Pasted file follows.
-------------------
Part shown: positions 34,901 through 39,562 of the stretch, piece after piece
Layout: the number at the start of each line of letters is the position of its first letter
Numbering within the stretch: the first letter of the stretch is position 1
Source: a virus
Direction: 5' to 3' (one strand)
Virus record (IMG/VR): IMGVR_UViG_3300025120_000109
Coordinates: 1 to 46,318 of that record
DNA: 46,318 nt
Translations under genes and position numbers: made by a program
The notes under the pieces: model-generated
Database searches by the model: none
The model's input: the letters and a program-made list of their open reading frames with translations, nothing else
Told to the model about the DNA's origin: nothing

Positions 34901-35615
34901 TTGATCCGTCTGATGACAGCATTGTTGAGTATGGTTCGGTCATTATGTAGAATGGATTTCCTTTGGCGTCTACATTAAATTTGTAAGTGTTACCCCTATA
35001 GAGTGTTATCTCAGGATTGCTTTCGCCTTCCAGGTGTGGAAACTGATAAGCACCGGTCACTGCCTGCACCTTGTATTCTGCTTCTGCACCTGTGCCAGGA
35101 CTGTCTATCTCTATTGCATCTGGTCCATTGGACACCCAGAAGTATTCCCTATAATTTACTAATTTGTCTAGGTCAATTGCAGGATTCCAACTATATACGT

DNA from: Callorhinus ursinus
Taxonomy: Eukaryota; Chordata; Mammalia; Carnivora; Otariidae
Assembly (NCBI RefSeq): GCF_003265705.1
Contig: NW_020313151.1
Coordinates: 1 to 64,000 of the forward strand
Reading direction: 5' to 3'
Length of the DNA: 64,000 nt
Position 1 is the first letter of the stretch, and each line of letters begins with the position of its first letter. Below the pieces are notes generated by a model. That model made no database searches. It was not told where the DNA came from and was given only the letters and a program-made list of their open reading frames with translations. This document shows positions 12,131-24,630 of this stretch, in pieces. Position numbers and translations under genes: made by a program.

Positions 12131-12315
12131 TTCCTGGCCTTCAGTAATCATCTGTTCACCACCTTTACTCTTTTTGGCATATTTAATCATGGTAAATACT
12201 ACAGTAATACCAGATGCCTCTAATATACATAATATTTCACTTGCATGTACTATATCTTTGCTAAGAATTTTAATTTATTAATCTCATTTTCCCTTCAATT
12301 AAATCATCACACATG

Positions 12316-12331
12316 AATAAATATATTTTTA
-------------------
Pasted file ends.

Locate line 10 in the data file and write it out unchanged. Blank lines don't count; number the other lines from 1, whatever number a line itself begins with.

The notes under the pieces: model-generated